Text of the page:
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Monica's Story



Monica’s Story

An aged man is but a paltry thing,

A tattered coat upon a stick

From William Butler Yeats’s poem Sailing to Byzantium

I recall well an unlikely colleague coming to my office during my working years – for convenience, I will call her Monica. She was in tears, clearly distraught, telling me that she needed to talk about an important family matter. I was taken aback because while she was a respected co-worker, I had not really connected with her beyond casual conversation.

She poured out her story, sobbing as she explained the details. Her father, a sixty-nine-year-old man, had started working packing shelves in a supermarket. He retired the previous year from a company in Manhattan, but he could not make ends meet on his monthly social security cheque.

He lived in an apartment off Pelham Parkway in the Bronx. His wife passed away four years previously and their three daughters were all working and married in the New York area. They offered to supplement their father’s income but he wouldn’t hear of taking money from any of them.

He worked for a successful company for almost forty years and was honored by his bosses with a few promotions as well as being presented with an Employee-of-the-Year plaque on two  occasions at company Christmas parties.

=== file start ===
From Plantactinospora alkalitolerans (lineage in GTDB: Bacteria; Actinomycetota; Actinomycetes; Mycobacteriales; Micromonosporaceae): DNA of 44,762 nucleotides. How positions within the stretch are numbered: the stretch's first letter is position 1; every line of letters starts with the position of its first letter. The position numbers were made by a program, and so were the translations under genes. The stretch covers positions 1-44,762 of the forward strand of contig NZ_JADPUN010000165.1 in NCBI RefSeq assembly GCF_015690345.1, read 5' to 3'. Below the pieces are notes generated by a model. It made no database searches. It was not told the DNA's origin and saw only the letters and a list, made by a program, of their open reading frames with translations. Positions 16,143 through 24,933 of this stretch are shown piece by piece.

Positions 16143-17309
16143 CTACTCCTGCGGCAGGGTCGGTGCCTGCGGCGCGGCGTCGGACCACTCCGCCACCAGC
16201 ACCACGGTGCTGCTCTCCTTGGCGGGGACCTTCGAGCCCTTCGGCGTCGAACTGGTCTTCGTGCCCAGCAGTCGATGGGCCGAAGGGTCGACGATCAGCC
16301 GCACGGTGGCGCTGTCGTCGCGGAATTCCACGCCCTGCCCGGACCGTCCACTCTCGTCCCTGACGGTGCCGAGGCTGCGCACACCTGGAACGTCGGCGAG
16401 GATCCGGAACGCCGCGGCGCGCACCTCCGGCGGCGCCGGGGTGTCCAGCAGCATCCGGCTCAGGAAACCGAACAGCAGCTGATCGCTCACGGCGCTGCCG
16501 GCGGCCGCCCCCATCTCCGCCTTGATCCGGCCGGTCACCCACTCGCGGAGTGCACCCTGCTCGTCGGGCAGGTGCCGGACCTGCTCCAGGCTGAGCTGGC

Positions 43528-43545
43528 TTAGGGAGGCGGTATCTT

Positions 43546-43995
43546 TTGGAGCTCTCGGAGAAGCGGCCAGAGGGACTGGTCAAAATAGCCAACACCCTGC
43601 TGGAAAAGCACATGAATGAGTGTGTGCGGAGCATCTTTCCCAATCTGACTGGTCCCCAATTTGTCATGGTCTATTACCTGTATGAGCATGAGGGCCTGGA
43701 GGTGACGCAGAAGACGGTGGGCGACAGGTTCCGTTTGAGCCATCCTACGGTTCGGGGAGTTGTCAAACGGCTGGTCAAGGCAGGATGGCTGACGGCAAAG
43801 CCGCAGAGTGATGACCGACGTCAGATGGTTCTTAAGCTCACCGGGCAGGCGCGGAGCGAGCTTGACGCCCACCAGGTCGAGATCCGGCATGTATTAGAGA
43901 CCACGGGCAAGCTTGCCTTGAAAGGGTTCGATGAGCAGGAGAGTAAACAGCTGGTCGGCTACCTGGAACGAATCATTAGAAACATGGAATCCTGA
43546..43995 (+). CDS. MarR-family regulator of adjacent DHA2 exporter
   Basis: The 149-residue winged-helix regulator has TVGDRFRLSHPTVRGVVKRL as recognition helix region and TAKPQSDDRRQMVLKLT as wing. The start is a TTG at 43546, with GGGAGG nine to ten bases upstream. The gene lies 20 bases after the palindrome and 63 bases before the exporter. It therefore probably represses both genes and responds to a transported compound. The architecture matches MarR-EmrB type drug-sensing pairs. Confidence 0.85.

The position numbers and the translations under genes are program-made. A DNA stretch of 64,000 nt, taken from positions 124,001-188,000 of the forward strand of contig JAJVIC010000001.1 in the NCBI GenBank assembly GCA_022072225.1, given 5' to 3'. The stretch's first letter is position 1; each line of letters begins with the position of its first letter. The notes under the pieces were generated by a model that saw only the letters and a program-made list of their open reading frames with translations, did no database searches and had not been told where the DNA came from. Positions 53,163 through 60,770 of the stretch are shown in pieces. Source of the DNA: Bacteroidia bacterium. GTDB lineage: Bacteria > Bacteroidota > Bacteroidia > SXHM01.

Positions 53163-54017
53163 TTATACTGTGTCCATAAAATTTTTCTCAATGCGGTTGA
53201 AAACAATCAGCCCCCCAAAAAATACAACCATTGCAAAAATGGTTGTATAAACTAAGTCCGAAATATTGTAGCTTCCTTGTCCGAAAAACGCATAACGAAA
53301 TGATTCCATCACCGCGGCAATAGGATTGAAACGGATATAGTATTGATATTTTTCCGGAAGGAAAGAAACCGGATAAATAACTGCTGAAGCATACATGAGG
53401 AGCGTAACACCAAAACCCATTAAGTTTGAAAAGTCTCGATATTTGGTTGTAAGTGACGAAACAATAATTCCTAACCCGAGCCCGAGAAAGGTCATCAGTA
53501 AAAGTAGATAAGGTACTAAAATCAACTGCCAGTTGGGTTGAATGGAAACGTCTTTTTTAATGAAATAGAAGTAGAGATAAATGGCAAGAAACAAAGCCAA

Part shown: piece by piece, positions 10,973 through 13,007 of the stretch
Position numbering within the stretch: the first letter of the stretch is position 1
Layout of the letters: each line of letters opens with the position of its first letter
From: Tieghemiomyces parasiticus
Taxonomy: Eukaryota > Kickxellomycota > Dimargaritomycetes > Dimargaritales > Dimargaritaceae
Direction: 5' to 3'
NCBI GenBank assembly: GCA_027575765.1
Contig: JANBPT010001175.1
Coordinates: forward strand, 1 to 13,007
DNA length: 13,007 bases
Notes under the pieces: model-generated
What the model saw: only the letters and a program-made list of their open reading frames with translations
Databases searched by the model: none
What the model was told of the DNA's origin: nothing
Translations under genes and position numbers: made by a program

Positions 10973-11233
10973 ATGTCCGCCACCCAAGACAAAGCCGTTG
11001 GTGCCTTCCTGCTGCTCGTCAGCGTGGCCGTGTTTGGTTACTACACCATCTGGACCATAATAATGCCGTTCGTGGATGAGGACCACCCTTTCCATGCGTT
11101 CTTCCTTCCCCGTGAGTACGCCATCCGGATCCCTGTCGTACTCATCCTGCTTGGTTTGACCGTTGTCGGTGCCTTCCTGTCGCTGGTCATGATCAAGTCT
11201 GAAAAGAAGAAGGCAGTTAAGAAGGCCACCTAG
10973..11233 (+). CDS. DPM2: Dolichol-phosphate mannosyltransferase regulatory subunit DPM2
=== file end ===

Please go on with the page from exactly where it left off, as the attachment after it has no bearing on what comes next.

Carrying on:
In the late 1980’s there was a major drive for unionization in his company with emotions running high throughout the workplace. Both sides appealed for his support. The company brought in a so-called consulting company to organize the opposition. They found out later that they were paid over a million dollars for their services.

Ironically, in retrospect, one of the main issues pushed by the union side centered on the lack of any pension benefits for the workers. The organizing effort was narrowly defeated, with her father, the quintessential company man, voting for the status quo.

As a retiree, he loves to visit his daughters and grandchildren and still plays golf on Sundays in the challenging Split Rock public course nearby. However, by the time he paid for his rent-controlled apartment, covered the costs of running his Camry and met the usual living expenses, he was dipping into his meagre savings every month.

I listened carefully to her story realizing that she didn’t really expect me to come up with any solution. For Monica, watching her father packing supermarket shelves was heartbreaking for her and humiliating for both of them. Just imagining him wearing a brown coat filling shelves as people moved past him with their shopping trolleys clearly affected her and conveyed a strong sense of family failure.

The quality of pension systems varies greatly across the globe. They provide a valuable monthly cheque drawn from a financial pool with contributions from both employers and workers.

In the United States more and more companies in the private sector have switched from guaranteed traditional pension plans to the somewhat riskier 401(k)s.

The Mercer Institute Global Pension Index (2020) compares worker pension benefits in 39 countries representing more than two-thirds of the world’s population. They ascribe a value of between zero and 100 to each country’s system based on three criteria, adequacy, sustainability and integrity.

The Netherlands received the highest score, 82.6, suggesting a high level of satisfaction among retirees. They utilize a flat-rate public pension topped up with a payment linked to earnings and negotiated agreements.